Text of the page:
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Kennedy v. Deere & Co.





Appeal from the Circuit Court of Rock Island County; the Hon. David DeDoncker, Judge, presiding.


Rehearing denied May 19, 1986.

Plaintiffs are chiropractors who sued in the circuit court of Rock Island County to recover unpaid charges for services rendered to patients who are participants or beneficiaries of defendant Deere and Company's health insurance plan. Subsequent to the initial filing by plaintiff Kennedy, several similar complaints were brought by other providers of chiropractic services. The suits were consolidated in the circuit court of Rock Island and will be referred to in the singular for purposes of this disposition. After several amendments, the suit emerged as a two-count complaint alleging breach of contract and discrimination in payments, and claiming benefits payable pursuant to section 1132(e)(1) of the Federal Employee Retirement Income and Security Act (ERISA or the Act) (29 U.S.C. § 1132(e)(1) (1982)).

Plaintiffs allege that they are assignees of their patients' claims for benefits under defendant's health care plan which is regulated by ERISA and that in each instance the patient has also signed a claim form, provided by defendant for its employees' convenience, authorizing payment directly to the health care provider. On motion of defendant, and relying on the holding and reasoning of Cameron Manor, Inc. v. United Mine Workers of America (W.D. Pa. 1983), 575 F. Supp. 1243, the trial court dismissed plaintiffs' complaint on the ground that plaintiffs lacked standing to sue under section 1132(a)(1)(B) of the Act. That section, in pertinent part, provides:

"(a) A civil action may be brought —

(1) by a participant or beneficiary —

(B) to recover benefits due to him under the terms of his plan, to enforce his rights under the terms of the plan, or to clarify his rights to future benefits under the terms of the plan; * * *." 29 U.S.C. § 1132(a)(1)(B) (1982).

The issue presented for our review is whether the execution of forms authorizing the employer to pay benefits directly to a provider and purporting to transfer the right to claim health benefits under an employees' health care plan covered by ERISA confers on the provider the right to sue pursuant to section 1132(a)(1)(B) of the Act. For purposes of our review, all facts well pleaded in plaintiffs' complaint are regarded as true and admitted. Sturm v. Block (1979), 72 Ill. App.3d 306, 390 N.E.2d 912.

Resolution of the issue before us begins with our consideration of the Cameron Manor opinion. There, the Federal district court ruled that plaintiff, a nursing care facility, was precluded from bringing suit under ERISA because it was neither a "participant" nor a "beneficiary" of an employee benefit plan. The court considered the plaintiff provider's contention that it was a "beneficiary" entitled to file a civil suit under section 1132(a)(1)(B). The term "beneficiary" is defined in section 1002(8) of the Act to mean "a person designated by a participant or by the terms of an employee benefit plan, who is or may become entitled to a benefit thereunder." (575 F. Supp. 1243, 1245, quoting 29 U.S.C. § 1002(8).) The court then explained that "`[b]eneficiary' in the context of the various provisions of ERISA carries the connotation of a person, other than the employee-participant, who is covered by the plan's provisions — e.g., a spouse or dependent. Furthermore, the act of `designation' would appear to be such formal election as that contained in 29 U.S.C. § 1055, rather than the patient's choice of facility." The court continued, "[T]he declared purpose of the Act is to protect and educate those persons covered by such plans, and there is no indication that Congress intended by this statute to insure that health care facilities be paid. While Plaintiff may indeed be entitled to a `benefit' through operation of the plan — i.e., payment for services — we conclude that the term as employed in the statute does not permit of a construction broad enough to include a provider of health services to participants. See, Hibernia Bank v. International Brotherhood of Teamsters, 411 F. Supp. 478 (N.D. Cal. 1976); National Bank of North America v. Local 553 Pension Fund, 463 F. Supp. 636 (E.D.N.Y. 1978)." 575 F. Supp. 1243, 1245-46.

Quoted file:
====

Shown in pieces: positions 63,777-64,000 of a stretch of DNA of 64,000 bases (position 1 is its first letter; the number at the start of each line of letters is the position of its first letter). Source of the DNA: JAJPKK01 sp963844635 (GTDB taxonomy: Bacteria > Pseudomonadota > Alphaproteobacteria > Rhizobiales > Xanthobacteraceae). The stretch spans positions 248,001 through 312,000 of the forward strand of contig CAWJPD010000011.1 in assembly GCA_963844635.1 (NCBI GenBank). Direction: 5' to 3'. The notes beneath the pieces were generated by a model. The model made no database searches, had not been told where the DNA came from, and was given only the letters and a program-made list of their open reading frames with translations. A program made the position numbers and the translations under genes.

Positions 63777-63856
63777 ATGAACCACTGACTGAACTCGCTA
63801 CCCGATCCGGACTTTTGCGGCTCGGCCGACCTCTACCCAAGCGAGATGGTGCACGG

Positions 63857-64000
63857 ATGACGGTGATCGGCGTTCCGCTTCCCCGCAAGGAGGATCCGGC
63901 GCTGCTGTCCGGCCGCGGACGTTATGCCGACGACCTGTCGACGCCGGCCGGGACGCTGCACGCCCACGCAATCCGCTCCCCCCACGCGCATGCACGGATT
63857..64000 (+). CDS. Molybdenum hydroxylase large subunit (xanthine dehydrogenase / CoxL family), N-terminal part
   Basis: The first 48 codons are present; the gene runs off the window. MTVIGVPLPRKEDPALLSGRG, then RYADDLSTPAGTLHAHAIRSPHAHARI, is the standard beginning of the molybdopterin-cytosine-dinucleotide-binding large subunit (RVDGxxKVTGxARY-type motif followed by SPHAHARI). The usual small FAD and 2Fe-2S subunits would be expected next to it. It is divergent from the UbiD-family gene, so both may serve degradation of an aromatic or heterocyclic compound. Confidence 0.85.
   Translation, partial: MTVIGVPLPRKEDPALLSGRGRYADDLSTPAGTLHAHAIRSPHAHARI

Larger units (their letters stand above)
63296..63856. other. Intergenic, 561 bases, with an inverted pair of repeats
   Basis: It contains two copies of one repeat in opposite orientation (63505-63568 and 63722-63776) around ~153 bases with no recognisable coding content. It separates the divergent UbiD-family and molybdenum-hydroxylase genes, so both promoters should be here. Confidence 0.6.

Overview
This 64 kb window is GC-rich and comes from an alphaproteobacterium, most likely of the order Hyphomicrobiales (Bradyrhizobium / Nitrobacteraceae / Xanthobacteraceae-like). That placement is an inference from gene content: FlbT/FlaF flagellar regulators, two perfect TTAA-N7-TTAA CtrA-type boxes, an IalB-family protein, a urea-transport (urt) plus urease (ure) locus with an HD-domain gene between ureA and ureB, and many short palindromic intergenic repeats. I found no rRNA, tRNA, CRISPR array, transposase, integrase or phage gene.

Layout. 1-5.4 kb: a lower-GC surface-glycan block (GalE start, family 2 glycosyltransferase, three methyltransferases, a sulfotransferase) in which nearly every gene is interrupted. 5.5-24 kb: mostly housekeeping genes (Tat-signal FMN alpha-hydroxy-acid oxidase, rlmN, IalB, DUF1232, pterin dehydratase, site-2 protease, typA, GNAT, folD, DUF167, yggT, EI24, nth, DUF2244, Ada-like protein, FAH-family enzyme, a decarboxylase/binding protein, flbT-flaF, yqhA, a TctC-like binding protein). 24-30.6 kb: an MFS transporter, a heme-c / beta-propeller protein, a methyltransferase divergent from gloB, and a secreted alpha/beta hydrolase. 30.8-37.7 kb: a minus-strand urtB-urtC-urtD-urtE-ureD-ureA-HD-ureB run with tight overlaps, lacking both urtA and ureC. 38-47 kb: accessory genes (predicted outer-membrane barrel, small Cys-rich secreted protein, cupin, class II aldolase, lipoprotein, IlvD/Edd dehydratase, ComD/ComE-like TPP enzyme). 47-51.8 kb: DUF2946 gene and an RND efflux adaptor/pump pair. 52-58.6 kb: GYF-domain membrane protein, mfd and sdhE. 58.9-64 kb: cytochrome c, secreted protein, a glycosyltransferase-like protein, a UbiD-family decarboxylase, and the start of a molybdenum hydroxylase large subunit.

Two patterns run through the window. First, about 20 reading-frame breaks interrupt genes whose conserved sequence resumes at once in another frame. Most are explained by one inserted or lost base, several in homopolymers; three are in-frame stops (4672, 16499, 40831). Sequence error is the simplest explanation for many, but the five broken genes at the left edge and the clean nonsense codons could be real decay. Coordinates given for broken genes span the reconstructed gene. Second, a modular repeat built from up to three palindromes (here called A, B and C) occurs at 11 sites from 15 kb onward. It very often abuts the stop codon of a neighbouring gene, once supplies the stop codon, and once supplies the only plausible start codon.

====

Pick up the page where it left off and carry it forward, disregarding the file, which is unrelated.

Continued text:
Defendant here urges a broad reading of Cameron Manor to preclude all suits by providers, at least to the extent that such providers are selected by the employee, rather than by the employer. In so arguing, defendant acknowledges that, unlike the plaintiffs in this case, plaintiff in Cameron Manor did not allege that it was an assignee for purposes of claiming benefits payable under the employer's health care plan or that it had written authorization to receive payments directly from the plan. Defendant attempts to dismiss this distinguishing factor by characterizing the execution of assignment/authorization forms as a "fleeting and informal act, * * * simply a matter of `where do I sign?'" Plaintiffs, on the other hand, maintain that this distinction is all important, and that defendant's and the trial court's reliance on Cameron Manor is, therefore, misplaced.

The two forms completed by the employees, which plaintiffs here contend give them standing to sue as beneficiaries or participants under defendant's plan, read as follows:

"For value received, I hereby assign to (doctor) the extent of my bill for health care services, any and all claims which I may have:

(a) For benefits provided under any policy of insurance or other health care plan * * *."

"AUTHORIZATION TO PAY (Employee: sign below only if payment is to be made ...

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